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Alternative & Complementary Medicine,
One of the main reasons exercise burns fat is because it increases the rate of oxygen that's delivered to your cells. When you run, for example, you increase your oxygen intake from seven or eight liters per minute to thirty-four or more liters per minute. Consequently, your body has oxygen to attend to all its energy needs. If your body has accumulated excess fat, that means your body doesn't have the oxygen or the energy it needs to process the food you're taking in.
Fat stores energy that your body can use. When you exercise, your body uses more energy, so fat burning can occur. However, there is a balance of energy in and energy out. If you eat more calories, which cause you to store fat, you need to increase your exercise in order to burn the store of fat that you made.
Exercise burns fat very simply. The more calories you burn compared to eating the more weight and body fat you will lose. In basic math if you burn 3500 calories you will lose 1 pound of fat. So if you can keep your deficit at 500 calories a day you will lose that 1 pound of fat per week.
Your body needs fuel in order to function and perform work (such as exercise). Your body gets this fuel from the foods you eat. Foods can be divided into three macronutrients; carbohydrates, fat, and protein. Your body’s primary source of energy comes from carbohydrates. Carbohydrates such as fruits, vegetables, and whole grains are extremely important to give you the energy you need to exercise and perform activities of daily living. The body’s next source of energy is fat. Like carbohydrates, fat can be easily converted into fuel the body needs. And sometimes protein can be used as fuel; but its primary function is to build and repair tissues.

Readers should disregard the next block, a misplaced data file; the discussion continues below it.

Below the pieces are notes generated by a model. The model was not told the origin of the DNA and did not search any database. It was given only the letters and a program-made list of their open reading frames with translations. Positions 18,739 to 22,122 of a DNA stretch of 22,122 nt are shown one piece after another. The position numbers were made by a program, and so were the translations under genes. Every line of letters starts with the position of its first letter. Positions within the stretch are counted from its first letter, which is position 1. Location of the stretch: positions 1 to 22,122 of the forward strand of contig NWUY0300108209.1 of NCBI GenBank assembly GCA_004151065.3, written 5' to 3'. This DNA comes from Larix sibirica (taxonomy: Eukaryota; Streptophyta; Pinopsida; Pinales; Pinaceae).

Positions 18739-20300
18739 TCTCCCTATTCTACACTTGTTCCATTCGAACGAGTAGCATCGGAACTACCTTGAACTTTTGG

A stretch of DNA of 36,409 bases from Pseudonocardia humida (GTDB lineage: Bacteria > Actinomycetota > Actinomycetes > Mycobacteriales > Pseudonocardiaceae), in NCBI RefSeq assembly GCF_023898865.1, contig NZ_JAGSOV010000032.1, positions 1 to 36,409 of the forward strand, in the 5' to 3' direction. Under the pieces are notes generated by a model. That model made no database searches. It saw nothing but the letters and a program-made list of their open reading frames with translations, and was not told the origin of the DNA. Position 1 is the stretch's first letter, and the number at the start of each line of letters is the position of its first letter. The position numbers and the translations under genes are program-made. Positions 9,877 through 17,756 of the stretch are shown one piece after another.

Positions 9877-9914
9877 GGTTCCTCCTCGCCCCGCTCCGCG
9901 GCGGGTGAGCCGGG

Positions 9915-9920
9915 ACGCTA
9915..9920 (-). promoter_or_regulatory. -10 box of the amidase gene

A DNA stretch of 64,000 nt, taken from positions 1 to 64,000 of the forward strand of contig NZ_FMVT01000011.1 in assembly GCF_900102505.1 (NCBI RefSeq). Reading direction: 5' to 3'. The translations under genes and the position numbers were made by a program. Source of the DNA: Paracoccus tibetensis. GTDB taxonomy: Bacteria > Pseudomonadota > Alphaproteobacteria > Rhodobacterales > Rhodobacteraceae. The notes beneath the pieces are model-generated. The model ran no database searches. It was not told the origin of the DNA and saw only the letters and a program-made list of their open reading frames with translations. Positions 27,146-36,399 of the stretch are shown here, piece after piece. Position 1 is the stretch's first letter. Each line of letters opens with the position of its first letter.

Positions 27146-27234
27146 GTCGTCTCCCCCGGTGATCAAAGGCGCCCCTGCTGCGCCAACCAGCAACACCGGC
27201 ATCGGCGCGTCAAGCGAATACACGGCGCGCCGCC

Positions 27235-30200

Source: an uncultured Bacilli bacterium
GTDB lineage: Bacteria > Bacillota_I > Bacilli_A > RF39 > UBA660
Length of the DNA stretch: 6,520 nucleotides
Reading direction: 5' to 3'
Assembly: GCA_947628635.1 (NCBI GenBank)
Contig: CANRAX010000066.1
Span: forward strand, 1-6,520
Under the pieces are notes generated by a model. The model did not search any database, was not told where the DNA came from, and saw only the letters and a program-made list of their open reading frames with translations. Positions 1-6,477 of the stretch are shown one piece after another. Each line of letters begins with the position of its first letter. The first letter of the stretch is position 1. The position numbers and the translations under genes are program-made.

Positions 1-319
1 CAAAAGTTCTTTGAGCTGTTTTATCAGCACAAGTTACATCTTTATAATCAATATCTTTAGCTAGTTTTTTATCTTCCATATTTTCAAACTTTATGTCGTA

When you exercise your body will primarily “burn” carbohydrates and fat; much like a car uses gasoline. Exercise helps someone burn fat because exercise requires more fuel than being sedentary (like a speeding race car needs more gasoline). As you exercise your body will convert fat to be used as fuel for working muscles. In addition, as someone becomes fit their body becomes more efficient at using fat as a fuel source.
Exercise will burn calories. Every 3,500 calories is 1 pound of fat. By exercising you are increasing your heart rate, increasing your heart rate will require your body to work to keep itself cool which will result in calories burned.
Most everyone has some excess fat that they can burn. Exercising correctly by incorporating strength and cardiovascular training then you will be successful in burning fat and losing weight. Be sure to complete more than just cardiovascular exercise to keep strong muscles and bones.
The only real way to lose body fat is by burning more calories than you consume. You can accomplish this by eating less, moving more, or a combination of the two. Exercise burns fat because it can help you create a calorie deficit in a couple of ways. First, if you add resistance training (weights, resistance bands or even body weight movements) to your routine, then you will build lean muscle mass. Extra muscle will make you burn more calories throughout the day – even at rest! Cardiovascular exercise (walking, running, swimming, etc) will raise your heart rate and have a positive effect on your metabolism too. This will also enable you to burn more calories and, depending on the intensity of your workout, can even increase metabolism hours after your workout is complete.